Most Indian religions also underwent change at the time due to theistic transformation and schisms developing within them. Those were mainly expedited by a flourishing religious movement of the time, known as bhakti.1 The meaning of bhakti is simply understood as ‘loving devotion for a personal God’ (Chaudhuri 1997, 256‑57). The significance of this movement is that it did not require brāhmaṇas to perform rituals, because in bhakti, these were performed by puja.2 Because of this, non-theistic religions such as Buddhism and Jainism experienced a theistic transformation, and the Vedic religion also came to re-arrange their pantheon of deities. The religions split as follows: the Vedic religion split into the Śaivas and Bhāgavatas (later known as Vaiṣṇavas); Jainism split into the Śvetāmbaras (‘the white-dressed’) and the Dīghambaras (‘the air-dressed’); and Buddhism split into Theravāda and Mahāyāna. In Buddhism, the Buddha image was first produced at this time and rapidly developed into two different art traditions, the Mathurī and the Gandhārī styles.
Image worship is one of the most widespread phenomena in the history of Eastern religion, while it is downplayed in other world religions. In particular, Islam, prophetic Judaism, etc., continue to renounce the worship of icons. At that time, the Buddhists, unsatisfied with the worship of venerated symbols and objects, established their own pantheon of deities, borrowing some from local cults. And that is when they established the cult of the Buddha image, even though the Buddha himself refused to condone or conduct any kind of idol worship. Thus, Buddhism started out as an aniconic religion, but gradually accepted images into their worship. The worship of images was one of the significant features which distinguished Mahāyāna doctrine from Theravāda.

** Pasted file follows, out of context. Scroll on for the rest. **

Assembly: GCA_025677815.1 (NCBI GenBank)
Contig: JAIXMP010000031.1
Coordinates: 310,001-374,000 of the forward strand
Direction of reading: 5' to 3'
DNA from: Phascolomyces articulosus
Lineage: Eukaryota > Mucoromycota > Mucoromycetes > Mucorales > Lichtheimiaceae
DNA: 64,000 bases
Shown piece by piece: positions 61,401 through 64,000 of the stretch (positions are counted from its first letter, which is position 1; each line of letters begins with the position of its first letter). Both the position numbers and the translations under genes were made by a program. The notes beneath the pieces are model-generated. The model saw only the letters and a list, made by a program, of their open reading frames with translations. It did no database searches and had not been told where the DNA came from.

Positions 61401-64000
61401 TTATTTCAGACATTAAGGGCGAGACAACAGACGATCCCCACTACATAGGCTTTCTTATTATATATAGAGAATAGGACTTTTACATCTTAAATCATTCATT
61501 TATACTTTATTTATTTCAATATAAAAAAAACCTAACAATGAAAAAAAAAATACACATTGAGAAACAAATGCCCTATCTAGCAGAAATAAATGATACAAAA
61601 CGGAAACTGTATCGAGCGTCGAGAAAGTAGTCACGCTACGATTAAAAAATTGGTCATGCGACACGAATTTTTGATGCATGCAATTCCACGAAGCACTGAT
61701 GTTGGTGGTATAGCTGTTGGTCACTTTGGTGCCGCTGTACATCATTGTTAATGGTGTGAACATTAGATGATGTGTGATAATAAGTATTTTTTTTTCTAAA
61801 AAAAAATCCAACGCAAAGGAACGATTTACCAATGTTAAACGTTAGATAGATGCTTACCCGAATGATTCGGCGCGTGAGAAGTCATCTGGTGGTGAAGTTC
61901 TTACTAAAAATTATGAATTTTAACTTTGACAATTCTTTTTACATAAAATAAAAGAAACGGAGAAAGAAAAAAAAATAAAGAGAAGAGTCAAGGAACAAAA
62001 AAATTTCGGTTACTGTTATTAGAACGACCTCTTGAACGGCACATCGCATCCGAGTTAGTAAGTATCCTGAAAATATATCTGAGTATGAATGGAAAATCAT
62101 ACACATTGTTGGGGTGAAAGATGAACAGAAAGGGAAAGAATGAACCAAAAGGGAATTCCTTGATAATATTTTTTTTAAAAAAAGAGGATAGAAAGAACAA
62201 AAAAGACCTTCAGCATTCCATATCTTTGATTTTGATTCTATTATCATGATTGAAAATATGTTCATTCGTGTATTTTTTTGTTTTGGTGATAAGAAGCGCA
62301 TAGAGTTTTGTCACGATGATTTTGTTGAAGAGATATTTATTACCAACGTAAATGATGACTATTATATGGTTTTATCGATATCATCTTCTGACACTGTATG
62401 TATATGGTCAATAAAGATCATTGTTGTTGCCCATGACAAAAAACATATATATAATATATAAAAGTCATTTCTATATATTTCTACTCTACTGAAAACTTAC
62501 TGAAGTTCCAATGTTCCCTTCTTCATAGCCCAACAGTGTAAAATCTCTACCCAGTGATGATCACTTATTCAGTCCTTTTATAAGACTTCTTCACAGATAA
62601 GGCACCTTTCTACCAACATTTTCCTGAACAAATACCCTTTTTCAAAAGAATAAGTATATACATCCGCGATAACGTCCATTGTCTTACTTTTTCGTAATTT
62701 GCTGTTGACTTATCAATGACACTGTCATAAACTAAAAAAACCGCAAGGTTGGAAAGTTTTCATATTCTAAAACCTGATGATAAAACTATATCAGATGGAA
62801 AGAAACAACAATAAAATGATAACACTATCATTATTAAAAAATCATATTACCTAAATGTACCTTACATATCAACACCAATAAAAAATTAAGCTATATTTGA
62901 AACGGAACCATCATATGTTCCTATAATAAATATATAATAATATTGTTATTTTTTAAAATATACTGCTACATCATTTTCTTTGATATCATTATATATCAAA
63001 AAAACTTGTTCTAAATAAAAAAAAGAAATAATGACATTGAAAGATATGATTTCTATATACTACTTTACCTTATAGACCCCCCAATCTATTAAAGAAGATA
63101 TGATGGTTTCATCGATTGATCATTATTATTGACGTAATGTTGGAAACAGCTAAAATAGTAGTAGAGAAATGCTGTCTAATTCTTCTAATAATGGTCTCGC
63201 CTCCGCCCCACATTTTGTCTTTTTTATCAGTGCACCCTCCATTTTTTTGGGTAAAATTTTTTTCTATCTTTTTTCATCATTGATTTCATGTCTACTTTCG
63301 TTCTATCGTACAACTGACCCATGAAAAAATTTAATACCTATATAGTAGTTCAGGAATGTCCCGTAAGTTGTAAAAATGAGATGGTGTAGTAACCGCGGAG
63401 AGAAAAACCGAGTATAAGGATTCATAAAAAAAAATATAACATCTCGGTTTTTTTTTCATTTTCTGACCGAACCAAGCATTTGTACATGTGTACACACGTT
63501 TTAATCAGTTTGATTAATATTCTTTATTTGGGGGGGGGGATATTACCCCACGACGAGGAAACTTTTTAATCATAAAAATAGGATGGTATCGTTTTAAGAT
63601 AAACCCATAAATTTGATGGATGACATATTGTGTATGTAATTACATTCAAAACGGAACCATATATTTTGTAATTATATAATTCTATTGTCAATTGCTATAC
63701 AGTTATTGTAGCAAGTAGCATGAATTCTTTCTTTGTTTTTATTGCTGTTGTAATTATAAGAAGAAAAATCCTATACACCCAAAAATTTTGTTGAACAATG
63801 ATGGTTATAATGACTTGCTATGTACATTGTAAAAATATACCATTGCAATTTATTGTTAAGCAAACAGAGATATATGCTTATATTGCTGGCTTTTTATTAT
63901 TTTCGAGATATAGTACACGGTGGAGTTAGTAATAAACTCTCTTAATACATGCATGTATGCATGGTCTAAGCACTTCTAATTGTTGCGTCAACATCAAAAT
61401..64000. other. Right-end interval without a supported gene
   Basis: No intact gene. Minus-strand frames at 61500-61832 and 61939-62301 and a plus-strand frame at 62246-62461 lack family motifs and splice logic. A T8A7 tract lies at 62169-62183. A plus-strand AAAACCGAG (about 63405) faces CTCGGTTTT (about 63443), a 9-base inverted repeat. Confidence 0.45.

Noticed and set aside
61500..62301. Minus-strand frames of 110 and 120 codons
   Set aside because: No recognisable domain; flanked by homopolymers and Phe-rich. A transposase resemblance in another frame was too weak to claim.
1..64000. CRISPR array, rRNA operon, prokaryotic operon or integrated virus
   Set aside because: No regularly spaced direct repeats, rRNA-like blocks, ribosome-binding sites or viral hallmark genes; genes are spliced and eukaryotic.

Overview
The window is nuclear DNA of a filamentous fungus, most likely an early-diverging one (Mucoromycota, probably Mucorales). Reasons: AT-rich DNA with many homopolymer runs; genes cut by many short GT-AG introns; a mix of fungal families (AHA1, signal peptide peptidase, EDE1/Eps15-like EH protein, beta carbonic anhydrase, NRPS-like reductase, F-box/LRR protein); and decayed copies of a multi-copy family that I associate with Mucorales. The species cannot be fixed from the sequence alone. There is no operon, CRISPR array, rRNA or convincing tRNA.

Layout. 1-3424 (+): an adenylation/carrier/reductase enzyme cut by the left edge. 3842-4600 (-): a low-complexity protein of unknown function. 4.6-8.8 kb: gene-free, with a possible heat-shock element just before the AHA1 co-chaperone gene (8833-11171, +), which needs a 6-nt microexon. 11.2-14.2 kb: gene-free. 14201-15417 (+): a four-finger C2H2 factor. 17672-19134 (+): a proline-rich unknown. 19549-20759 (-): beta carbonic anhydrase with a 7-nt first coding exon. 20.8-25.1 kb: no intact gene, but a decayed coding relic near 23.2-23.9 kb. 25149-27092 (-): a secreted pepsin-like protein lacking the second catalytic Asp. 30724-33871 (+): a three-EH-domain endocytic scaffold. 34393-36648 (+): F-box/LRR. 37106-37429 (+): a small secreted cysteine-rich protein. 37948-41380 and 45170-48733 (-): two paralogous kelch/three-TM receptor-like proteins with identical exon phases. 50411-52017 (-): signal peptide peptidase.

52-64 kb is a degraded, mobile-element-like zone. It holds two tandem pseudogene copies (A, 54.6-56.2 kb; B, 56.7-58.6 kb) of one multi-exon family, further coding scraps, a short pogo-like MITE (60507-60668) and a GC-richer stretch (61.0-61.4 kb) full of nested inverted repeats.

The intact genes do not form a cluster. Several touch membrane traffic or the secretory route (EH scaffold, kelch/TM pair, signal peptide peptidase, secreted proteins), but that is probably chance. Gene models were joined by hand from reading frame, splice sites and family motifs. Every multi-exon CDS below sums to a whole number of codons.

The Buddha himself said a few things about personality cults. One relevant conversation on the issue is found in the
Otherwise, it is natural that the disciples of an ideally perfect man, who told them that after death he would forever cease to exist, should have devised some method to perpetuate his memory and stimulate a desire to conform to his example. Their first step, as we know, was to preserve his cremains and to honor every object associated with his earthly existence. The Buddha was always depicted symbolically in the story-telling bas-reliefs of Bhārhut and Sāṇcī with objects appropriate to the story, i.e., the Bodhi tree symbolized his enlightenment, the Dhamma-cakka (wheel), his First Sermon, and the stūpa, his Nibbāna (Coomaraswamy 2001, 7‑8). However, with the passage of time, representations of his human form began to appear, and the Buddhists came to worship not only his relics but the structures in which they were enshrined. Around these they placed sculptures commemorating his life and teachings. The early great stūpas belong to the Post-Mauryan period, such as those found at Bhārhūt, Sāṇcī, and Amarāvatī, and their gates are decorated with narrative bas-reliefs of events from the Buddha’s life and with scenes of gods and men rendering homage to him. For instance, the bas-reliefs on the balustrade of the stūpa at Bhārhut which dates from about the 1st century BCE, portray twenty-two scenes representing various tales from the Buddha legend, both his historic life as Prince Gotama and his prior 550 lives (Dehejia 1997, 83). Eventually, these evolved into small carvings and sculptures of his likeness in wood, stone, metal, terra-cotta, or clay, and on these were often inscribed well-known Buddhist sayings. Afterward, paintings of him also appeared, and wall frescoes became common. Indeed in some temples, paintings replaced statues and carvings as objects of adoration (Williams 1974, 468).